A

Greater sac

 B

Left subhepatic and hepatorenal spaces (pouch of Morrison)

 C

Omental bursa

 D

Right subphrenic space

Ans. C

Explanation:

C i.e. Omental Bursa


Q. 7

Blood supply of stomach is/are:

 A

Left gastric artery

 B

Short gastric artery

 C

Lt gastroepiploic artery

 D

All

Q. 7

Blood supply of stomach is/are:

 A

Left gastric artery

 B

Short gastric artery

 C

Lt gastroepiploic artery

 D

All

Ans. D

Explanation:

A. i.e. Left gastric artery; B. i.e. Short gastric artery; C. i.e. Left gastroepiploic artery


Q. 8

All of them develop in the mesentery of stomach except

 A

Liver

 B

Spleen

 C

Kidney

 D

Pancreas

Q. 8

All of them develop in the mesentery of stomach except

 A

Liver

 B

Spleen

 C

Kidney

 D

Pancreas

Ans. C

Explanation:

C i.e. Kidney 


Q. 9

Chief cells of stomach are most abundant in

 A

Fundus

 B

Body

 C

Antrum

 D

A and B both

Q. 9

Chief cells of stomach are most abundant in

 A

Fundus

 B

Body

 C

Antrum

 D

A and B both

Ans. D

Explanation:

A > B i.e. Fundus > Body


Q. 10

Most important blood supply to stomach:

 A

Left gastric artery

 B

Short gastric artery

 C

Right gastro epiploic artery

 D

Left gastro epiploic artery

Q. 10

Most important blood supply to stomach:

 A

Left gastric artery

 B

Short gastric artery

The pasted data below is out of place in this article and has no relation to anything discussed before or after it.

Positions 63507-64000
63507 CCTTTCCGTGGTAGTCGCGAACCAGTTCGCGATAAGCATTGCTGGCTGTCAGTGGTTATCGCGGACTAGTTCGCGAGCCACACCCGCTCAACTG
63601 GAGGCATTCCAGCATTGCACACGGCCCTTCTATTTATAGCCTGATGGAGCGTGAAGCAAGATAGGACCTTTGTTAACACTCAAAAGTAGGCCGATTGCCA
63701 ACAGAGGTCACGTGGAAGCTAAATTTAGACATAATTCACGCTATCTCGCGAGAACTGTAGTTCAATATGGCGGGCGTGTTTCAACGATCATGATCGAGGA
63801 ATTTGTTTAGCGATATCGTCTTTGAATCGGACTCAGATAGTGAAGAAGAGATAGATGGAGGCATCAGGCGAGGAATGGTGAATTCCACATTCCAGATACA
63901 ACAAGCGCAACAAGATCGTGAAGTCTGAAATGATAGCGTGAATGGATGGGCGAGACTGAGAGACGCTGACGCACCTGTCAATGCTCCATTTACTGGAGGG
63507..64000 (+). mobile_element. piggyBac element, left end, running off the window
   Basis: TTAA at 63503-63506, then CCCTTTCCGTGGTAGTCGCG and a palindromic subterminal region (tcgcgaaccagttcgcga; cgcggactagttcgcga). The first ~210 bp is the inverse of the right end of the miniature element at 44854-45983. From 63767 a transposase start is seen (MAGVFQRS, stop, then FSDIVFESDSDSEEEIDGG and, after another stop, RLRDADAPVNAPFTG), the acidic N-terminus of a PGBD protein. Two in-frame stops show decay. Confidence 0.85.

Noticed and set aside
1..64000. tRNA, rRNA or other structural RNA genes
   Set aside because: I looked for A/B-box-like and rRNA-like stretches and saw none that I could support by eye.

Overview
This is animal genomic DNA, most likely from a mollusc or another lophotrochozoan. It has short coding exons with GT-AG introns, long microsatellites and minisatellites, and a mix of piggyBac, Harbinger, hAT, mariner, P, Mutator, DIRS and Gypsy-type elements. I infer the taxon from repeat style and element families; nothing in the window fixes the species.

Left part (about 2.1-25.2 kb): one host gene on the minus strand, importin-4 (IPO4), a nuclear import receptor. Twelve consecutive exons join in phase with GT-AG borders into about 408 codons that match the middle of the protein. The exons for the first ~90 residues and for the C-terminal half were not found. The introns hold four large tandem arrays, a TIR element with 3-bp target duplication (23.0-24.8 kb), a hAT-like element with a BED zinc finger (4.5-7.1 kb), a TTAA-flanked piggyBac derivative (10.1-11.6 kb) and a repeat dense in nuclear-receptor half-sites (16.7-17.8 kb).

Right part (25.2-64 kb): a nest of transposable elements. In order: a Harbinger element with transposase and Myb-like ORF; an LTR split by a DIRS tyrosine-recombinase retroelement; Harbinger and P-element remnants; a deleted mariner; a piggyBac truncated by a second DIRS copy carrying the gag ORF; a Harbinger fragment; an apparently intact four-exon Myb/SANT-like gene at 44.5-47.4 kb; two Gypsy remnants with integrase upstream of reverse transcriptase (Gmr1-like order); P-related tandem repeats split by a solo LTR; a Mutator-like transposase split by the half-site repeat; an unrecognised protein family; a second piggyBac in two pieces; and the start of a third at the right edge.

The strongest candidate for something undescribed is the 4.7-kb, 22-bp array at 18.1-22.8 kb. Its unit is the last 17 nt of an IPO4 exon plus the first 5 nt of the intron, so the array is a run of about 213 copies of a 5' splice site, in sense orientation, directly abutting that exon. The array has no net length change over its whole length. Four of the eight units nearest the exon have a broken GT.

C

Right gastro epiploic artery

 D

Left gastro epiploic artery

Ans. A

Explanation:

Ans. a. Left gastric artery

Most important blood supply to stomach is left gastric artery.

‘The left gastric artery is the branch of celiac axis and is the largest artery supplying the stomach. ‘- Surgery.. Basic Science and Clinical Evidence, by Jeffrey A. Norton/489

Stomach has rich blood supply arising from celiac trunk and its branches in the form of right and left gastric, right and left gastroepiploic and short gastric arteries.

‘In the lesser omentum, locate the blood vessels which parallel the lesser curvature of the stomach. The largest vessel is found near the esophagus and is the left gastric artery. The left gastric artery arises from the celiac trunk and follows the dorsal body wall to reach the upper end of the lesser curvature of the stomach to enter the lesser omentum.’- http://www.slu. edu/…/Dissection%2025%20-%20 Stomach%20 and%20 Intestine